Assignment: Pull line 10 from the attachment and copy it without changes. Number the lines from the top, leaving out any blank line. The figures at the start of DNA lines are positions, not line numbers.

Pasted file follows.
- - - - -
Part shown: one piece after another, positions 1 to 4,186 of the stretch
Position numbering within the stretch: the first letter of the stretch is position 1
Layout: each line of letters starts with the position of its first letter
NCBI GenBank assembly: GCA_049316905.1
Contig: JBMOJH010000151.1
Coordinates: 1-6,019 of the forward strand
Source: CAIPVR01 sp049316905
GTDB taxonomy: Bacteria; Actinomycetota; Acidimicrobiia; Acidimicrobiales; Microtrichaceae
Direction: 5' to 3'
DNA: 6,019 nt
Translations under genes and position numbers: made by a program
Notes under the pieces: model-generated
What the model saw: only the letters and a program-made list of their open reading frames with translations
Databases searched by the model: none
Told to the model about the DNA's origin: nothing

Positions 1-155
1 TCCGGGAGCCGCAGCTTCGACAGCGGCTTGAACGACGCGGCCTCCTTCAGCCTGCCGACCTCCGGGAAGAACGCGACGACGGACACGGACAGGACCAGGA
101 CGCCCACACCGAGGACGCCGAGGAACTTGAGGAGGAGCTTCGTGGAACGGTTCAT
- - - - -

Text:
DNA: 6,019 nt